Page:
Bournemouth Skeptics in the Pub invite a guest speaker every month to come and discuss something interesting with us. The talks can be about science, reason and critical thinking, conspiracy, the paranormal, cults and so on. Listen, have a drink and ask some questions of our speaker.

We meet on the second Tuesday of each month at The Brunswick Pub, 199 Malmesbury Park Rd, Charminster, BH8 8PX (5 minutes by car or 15 minutes on foot from Bournemouth Station).

Matthew Tompkins

When?
Tuesday, October 8 2019 at 7:30PM

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Where?

199 Malmesbury Park Road
Charminster
Bournemouth
Dorset
BH8 8PX

Who?
Matthew Tompkins

What's the talk about?

Is seeing believing? Is believing seeing? How can we hope to conduct experiments on things that only exist within our minds, and, on a related note, can scientists ever be trusted to study deception without being deceived themselves? What can scientists learn about the mind from the illusions developed and practiced by professional magicians? Join magician and experimental psychologist Dr. Matthew L. Tompkins, author of The Spectacle of Illusion, for a fascinating talk exploring the psychology of magic.

Everyone's heard, and most of us have told, a story about an uncanny or supernatural seeming experience. Accounts of wondrous and impossible phenomena can be found around the world throughout recorded history. These extraordinary events often seem to be facilitated by extra-ordinary individuals: sorcerers, spiritual mediums, psychic sensitives. Such phenomena have even been reported under 'test conditions', witnessed by scientists—men professionally trained in the practice of empirical observation. To date, such events have not led conventional scientists to embrace the reality of supernatural phenomena- but they have arguably led to scientific breakthroughs how we understand the psychology of illusion.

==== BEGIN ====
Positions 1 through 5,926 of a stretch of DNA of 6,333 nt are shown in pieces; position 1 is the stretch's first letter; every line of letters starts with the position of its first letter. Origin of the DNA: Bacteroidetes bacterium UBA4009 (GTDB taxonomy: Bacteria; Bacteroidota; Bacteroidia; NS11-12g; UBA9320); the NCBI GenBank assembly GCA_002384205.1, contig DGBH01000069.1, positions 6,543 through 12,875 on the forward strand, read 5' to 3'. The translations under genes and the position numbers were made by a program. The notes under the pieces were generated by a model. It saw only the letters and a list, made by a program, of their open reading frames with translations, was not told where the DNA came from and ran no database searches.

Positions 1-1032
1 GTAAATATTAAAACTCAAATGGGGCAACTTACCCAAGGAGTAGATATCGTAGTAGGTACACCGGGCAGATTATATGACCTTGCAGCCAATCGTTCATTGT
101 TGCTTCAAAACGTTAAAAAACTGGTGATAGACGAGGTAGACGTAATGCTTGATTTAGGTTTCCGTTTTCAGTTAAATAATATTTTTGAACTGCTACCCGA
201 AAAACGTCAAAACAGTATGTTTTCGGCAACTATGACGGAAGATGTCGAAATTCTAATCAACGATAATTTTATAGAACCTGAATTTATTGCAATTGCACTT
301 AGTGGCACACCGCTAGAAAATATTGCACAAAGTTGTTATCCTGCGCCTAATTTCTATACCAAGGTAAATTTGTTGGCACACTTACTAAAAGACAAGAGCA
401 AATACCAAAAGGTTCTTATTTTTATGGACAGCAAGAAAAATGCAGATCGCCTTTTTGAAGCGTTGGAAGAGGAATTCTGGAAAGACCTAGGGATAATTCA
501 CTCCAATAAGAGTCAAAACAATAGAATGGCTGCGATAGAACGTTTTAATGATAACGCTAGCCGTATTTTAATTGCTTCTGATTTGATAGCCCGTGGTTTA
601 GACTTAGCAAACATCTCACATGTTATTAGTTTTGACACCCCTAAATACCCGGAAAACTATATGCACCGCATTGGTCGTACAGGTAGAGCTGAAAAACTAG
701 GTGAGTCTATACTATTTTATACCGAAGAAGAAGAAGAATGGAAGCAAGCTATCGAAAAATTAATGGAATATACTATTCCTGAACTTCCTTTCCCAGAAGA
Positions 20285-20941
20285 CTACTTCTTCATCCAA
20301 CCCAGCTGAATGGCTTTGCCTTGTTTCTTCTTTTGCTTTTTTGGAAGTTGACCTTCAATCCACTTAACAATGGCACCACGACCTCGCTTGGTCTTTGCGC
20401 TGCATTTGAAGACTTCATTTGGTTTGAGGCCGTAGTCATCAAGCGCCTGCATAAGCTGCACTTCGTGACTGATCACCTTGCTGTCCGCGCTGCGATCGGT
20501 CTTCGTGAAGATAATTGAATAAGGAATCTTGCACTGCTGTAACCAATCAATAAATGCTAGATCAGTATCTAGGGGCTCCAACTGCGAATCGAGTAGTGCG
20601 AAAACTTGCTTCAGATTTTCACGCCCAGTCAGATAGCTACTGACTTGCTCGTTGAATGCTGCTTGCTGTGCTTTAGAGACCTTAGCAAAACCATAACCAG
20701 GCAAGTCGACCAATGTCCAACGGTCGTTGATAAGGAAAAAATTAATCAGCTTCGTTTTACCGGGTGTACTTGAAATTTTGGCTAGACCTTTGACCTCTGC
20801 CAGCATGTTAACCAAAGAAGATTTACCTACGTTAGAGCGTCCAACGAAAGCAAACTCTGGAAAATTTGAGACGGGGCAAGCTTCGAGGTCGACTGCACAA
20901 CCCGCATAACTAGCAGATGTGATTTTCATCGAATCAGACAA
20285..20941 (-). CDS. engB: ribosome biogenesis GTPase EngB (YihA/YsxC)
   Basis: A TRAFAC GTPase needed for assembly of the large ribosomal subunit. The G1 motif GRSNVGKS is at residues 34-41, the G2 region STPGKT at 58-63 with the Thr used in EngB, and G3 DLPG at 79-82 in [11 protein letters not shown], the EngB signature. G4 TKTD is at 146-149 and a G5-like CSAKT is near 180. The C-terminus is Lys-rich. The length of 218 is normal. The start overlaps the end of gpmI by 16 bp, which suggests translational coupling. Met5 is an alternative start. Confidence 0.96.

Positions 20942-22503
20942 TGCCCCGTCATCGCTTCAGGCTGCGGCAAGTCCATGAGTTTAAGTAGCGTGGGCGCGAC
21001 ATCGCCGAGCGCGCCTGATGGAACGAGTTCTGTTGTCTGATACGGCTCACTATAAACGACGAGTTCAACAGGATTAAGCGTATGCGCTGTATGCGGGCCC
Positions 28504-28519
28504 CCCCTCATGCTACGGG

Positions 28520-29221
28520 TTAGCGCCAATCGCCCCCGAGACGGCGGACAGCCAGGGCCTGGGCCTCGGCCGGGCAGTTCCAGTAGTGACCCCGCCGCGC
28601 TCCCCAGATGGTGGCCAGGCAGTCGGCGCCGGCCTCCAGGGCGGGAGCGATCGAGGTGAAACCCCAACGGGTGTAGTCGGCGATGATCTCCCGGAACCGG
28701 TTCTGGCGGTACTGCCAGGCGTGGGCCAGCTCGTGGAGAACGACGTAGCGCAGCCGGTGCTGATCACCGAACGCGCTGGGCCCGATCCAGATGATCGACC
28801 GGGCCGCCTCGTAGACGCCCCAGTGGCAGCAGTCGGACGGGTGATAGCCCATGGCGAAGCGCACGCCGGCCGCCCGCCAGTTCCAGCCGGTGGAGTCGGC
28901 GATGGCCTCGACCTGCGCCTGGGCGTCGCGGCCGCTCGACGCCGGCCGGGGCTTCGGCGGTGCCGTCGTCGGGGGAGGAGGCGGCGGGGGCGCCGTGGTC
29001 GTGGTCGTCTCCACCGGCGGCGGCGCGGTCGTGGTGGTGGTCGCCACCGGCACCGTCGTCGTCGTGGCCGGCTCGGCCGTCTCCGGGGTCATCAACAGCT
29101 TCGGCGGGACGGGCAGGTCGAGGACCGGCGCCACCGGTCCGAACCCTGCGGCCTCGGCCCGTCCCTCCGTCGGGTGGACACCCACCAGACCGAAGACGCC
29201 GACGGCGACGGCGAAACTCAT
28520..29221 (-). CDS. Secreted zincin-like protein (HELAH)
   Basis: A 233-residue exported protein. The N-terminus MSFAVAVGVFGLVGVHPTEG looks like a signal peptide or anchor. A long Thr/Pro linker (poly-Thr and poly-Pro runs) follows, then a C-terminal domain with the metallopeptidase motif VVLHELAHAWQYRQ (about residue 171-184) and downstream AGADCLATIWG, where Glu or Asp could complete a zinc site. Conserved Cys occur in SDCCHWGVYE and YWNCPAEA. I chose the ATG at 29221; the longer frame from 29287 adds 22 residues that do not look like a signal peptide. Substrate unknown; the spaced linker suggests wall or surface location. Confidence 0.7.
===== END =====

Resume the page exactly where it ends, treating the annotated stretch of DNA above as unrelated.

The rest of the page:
This talk will feature a mixture of storytelling and magical scientific demonstrations to explore how scientists, past and present, have approached the study of illusion. Matt will discuss how magic played a weird but fundamental role in the in the establishment of psychology as a scientific discipline, and how he and other contemporary researchers have been using magic tricks to create new experiments in order to investigate human memory, perception, and reasoning.

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American magician-turned-psychologist Dr. Matthew L. Tompkins completed his DPhil in Experimental Psychology at the University of Oxford. Previously, he had obtained a BA in Psychology at the State University of New York at Geneseo and an MSc in Psychological Research from Oxford. He is currently a Visiting Academic at The Queen’s College, Oxford and also works as a freelance writer.

His research, which has been featured across various international media outlets, including the Washington Post and BBC Future, focuses on the cognitive psychology of illusions. Matt was working as professional magician before he began his academic career, and his experiences performing continue to influence his work. He is the first member of The Magic Circle to have been admitted on the basis of a peer-reviewed scientific publication. His new book, The Spectacle of Illusion, explores the historical and contemporary relationships between scientists, magicians, and fraudulent mystics. matt-tompkins.com/soi

When your mind is in my mind

When?
Tuesday, November 12 2019 at 7:30PM

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Where?

199 Malmesbury Park Road
Charminster
Bournemouth
Dorset
BH8 8PX

Who?
Xun He

What's the talk about?